Structural Chemistry

, Volume 28, Issue 2, pp 371–378

How weak an acid can be? Variations of H-bond and/or van der Waals Interaction of Weak Acids

  • Szebasztián Szaniszló
  • Imre G. Csizmadia
  • András Perczel
Original Research

DOI: 10.1007/s11224-016-0888-5

Cite this article as:
Szaniszló, S., Csizmadia, I.G. & Perczel, A. Struct Chem (2017) 28: 371. doi:10.1007/s11224-016-0888-5
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Abstract

Complex formation ability and stability of both weak and super-weak acids was studied by mean of in silico determined thermodynamic data of the complexes. While weak acids act like Brønsted acids forming hydrogen bond type Brønsted complexes, super-weak acids form Lewis complexes via van der Waals interaction. Unlike in the former type, upon complexation, C-H distances changes insignificantly, yet the complex formation is energy driven in the terms of zero-point corrected Energies, ΔEzp < 0 kcal mol−1, which supports the Lewis complex formation, with the exception of CH4, an extremely “weak acid”.

Graphical abstract

Selected NBOs of the complexes formed between NC-CH2-H (Lewis acid) with dioxolane as well as NC-O-H (Brønsted acid) and dioxolane.

Keywords

Acids super-weak acids C-H hydrogen bond Lewis acid and complex Brønsted acid and complex 

Introduction

From a historic point of view in nineteenth century, the interest of chemistry focused on understanding the formation of chemical bond, the range of this dissociation energy falls in 20–100 kcal mol−1 bond, covering a bond distance (d) between 0.9 and 1.5 Å. The concept of the hydrogen bond was first mentioned by T.F. Winmill, and T.S. Moore in 1912 [1]. By the middle the twentieth century, the discovery and atomic level description of natural products and bio-macromolecules (e.g. DNA, proteins) the significance of hydrogen bond formation emerged due to the fundamental role in the living systems [2]. Based on the X-ray diffraction (Photo 51) of DNA recorded by Rosaline Franklin, discovered not only that the DNA double helix hold together by H-bonds (and π-π stacking), but also that both replication, transcription and translation are driven by correct H-bond pairing mechanisms [3]. The wide range of criteria of H-bond properties as proton donors, acceptors, energies, distances are clearly summarized in work of Arunan et al. [4]. At the end of his report he gives a short definition of hydrogen bond: “The hydrogen bond is an attractive interaction between a hydrogen atom from a molecule or a molecular fragment X–H in which X is more electronegative than H, and an atom or a group of atoms in the same or a different molecule, in which there is evidence of bond formation”. Depending on several factors and on the molecular environment H-bond energy falls in the range of 1–15 kcal mol−1 covering X-H..Y distance between 1.5 and 3 Å [5]. The suggestion of C-H..O hydrogen bonding has been first proposed by Glasstone as a logical extension of the X-H..Y concept [6]. Later Desiraju et al. has defined quantitative criteria of the C-H..O hydrogen bond, as bond distance D(C..O) < 3.80 Å, angle θ(C-H..O) 100° < θ <180°and bond energy E ≤ 4 kcal mol−1 [5].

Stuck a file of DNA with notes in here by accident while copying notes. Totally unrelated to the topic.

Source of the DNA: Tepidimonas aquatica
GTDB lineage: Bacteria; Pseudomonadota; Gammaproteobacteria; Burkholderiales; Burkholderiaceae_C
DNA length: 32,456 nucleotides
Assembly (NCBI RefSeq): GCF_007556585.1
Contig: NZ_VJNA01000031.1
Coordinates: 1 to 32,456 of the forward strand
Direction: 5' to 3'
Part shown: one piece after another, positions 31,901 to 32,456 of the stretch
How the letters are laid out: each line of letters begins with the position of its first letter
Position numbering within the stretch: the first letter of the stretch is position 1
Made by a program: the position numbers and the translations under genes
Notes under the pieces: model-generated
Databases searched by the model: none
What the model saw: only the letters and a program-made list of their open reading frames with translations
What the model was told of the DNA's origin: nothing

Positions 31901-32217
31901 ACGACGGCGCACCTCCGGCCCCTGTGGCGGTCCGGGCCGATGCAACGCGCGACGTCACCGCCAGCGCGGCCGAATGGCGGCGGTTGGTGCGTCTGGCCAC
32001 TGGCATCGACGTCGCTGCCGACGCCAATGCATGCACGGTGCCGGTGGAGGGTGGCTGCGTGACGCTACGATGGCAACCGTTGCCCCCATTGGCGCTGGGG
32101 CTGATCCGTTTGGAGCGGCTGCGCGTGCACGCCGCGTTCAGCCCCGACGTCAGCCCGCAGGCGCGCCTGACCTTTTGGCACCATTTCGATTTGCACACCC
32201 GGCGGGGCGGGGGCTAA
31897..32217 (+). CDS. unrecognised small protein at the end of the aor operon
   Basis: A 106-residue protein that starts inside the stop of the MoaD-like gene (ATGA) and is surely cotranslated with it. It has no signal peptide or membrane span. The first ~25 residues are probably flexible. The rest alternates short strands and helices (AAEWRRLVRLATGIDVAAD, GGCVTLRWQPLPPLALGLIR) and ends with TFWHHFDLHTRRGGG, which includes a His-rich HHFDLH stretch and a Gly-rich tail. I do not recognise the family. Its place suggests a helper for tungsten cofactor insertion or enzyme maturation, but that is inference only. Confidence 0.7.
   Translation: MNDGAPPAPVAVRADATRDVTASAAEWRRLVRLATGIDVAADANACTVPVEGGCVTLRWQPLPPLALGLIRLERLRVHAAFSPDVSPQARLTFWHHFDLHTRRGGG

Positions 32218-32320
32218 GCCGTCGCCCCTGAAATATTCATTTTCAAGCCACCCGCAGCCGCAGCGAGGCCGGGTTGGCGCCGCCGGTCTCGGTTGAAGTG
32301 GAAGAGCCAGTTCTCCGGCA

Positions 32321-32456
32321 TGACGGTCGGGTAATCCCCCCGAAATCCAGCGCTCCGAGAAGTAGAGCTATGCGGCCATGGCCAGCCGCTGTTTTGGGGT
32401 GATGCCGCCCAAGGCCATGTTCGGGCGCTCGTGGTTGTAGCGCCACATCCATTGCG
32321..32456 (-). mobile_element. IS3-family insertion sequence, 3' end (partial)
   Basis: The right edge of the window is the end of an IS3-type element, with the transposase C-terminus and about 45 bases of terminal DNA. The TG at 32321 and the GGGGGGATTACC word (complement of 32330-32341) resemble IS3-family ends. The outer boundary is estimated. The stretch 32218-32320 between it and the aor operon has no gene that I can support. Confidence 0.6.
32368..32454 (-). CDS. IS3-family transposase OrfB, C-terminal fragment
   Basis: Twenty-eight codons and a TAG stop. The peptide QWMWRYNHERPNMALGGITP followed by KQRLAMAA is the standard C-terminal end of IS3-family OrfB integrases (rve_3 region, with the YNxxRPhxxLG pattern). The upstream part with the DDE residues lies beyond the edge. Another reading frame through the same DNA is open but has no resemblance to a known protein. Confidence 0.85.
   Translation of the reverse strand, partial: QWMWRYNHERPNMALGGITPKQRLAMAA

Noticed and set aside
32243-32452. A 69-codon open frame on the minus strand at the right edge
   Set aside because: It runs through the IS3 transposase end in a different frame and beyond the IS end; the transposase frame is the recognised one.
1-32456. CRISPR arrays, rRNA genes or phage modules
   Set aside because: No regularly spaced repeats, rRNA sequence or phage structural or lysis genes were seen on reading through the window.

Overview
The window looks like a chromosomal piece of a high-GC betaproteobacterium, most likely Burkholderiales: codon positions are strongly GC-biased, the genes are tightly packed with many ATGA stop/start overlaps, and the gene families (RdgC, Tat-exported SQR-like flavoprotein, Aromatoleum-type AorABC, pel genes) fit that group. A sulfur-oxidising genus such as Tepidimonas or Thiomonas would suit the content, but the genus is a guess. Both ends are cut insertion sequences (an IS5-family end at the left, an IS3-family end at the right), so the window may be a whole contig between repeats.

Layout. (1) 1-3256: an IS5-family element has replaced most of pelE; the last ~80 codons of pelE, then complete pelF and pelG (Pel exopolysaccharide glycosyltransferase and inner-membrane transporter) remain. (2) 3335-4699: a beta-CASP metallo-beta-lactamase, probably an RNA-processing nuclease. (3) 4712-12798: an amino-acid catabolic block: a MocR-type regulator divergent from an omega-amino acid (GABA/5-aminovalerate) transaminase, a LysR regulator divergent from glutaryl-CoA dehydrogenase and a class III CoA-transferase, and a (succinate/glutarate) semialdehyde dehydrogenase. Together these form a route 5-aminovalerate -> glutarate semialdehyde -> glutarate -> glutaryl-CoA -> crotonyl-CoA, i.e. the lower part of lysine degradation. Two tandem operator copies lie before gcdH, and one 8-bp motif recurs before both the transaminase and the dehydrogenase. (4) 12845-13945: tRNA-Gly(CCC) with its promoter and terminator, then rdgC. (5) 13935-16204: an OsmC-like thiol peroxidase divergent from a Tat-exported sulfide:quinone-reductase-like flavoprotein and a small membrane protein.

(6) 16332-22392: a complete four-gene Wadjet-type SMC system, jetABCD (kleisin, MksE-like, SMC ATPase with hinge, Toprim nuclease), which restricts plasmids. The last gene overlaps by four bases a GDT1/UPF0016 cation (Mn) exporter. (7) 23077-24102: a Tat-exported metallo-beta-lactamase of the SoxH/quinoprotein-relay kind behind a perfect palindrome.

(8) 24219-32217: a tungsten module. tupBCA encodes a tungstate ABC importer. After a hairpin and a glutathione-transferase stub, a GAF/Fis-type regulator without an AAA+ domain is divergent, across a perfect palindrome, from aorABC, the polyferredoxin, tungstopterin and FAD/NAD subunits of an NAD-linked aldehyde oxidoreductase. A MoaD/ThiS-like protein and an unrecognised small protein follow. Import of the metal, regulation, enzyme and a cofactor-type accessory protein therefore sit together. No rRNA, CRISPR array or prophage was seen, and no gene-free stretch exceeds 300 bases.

An extreme hydrogen bonded complex was shown between H2O and CH4, where the H2O is the proton donor and CH4 is the proton acceptor [7]. This can be considered as one case of CH5+ formation. This interesting species of carbocations was earlier established by George Olah proving that even methane is suitable to be protonated as a base. Extending this concept to various protonated alkanes and explaining their formation, he founded the chemistry of superacids playing a significant role in boosting organic chemistry of the twentieth century [8].

Recently, the focus of attraction has been extended to the area of super-weak acids and their complexing ability. Interaction concluding to C-H bond breakage was first considered significant in reactions such as the one described for example by Stanislao Cannizzaron, namely Cannizzaro reaction. However, this kind of C-H bond dissociation requests a strong base (beside additional structural prerequisites). By now the arsenal of well characterized organic reactions involving the dissociation of selected C-H covalent bonds fertilized many areas of modern synthetic organic chemistry [9, 10, 11, 12, 13, 14]. Numerous X-ray structures have clearly indicated the existence of C-H..O interactions (Fig. 1) even for cases where the acceptor O-atom is not a strong base [15]. Although such interactions are very weak, the sum of many of such contacts could lead to substantial stabilizations, holding even an entire crystal structure together. The magnitude of C-H..O interactions strongly depends on the actual molecular interaction type, geometrical properties, etc.
Fig. 1

Three C-H..O weak bonds, formed between -CH3 of acetonitrile and 4,4'-Oxydianilinium bis(1,4,7,10,13,16-hexaoxacyclooctadecane) diperchlorate (FECFAW) hold the crystal structure together [15]. (Note that additional weak interactions e.g. C-H..N are present.)

Even in this example (Fig. 1) the C-H bond in acetonitrile does not behave in a protonic fashion but, the whole group is involved in a van der Waals complex formation, making in fact a Lewis complex. Consequently, the -CH3 group in acetonitrile acts as a super-weak, or rather a Lewis acid and not as a Brønsted one.

The electron withdrawing group(s) in the vicinity of the C-H..O interaction, might enhance the partial positive charge on the hydrogen of the proton donor, while electron donor groups increase the partial negative charge on the proton acceptor side of the complex.

Scope

The aim of the presented study is to better understand the qualitative background of different behavior of the C-H and O-H proton sources (in addition to the well-known difference in their electronegativities: χ(C) = 2.55, χ(O) = 3.44 [16]). The systematic change of substituents (Q) of the proton donors (Q-CH2-H or Q-O-H) is a plausible approach to discover the main differences between these proton sources. In this study in the line of the Hammett-Taft concept, for the structure – reactivity relationship we used the σi values of the substituents to characterize their acidity or basicity [17, 18, 19, 20, 21]. For proton acceptors the oxygen of the substituted (Q’) 1,3-dioxolane was chosen as the proper partner for both Q–CH2-H and Q-O-H proton-donors (Fig. 2). Caused by different substituents (Q’) the oxygen of the 1,3-dioxolane ring has different basicity.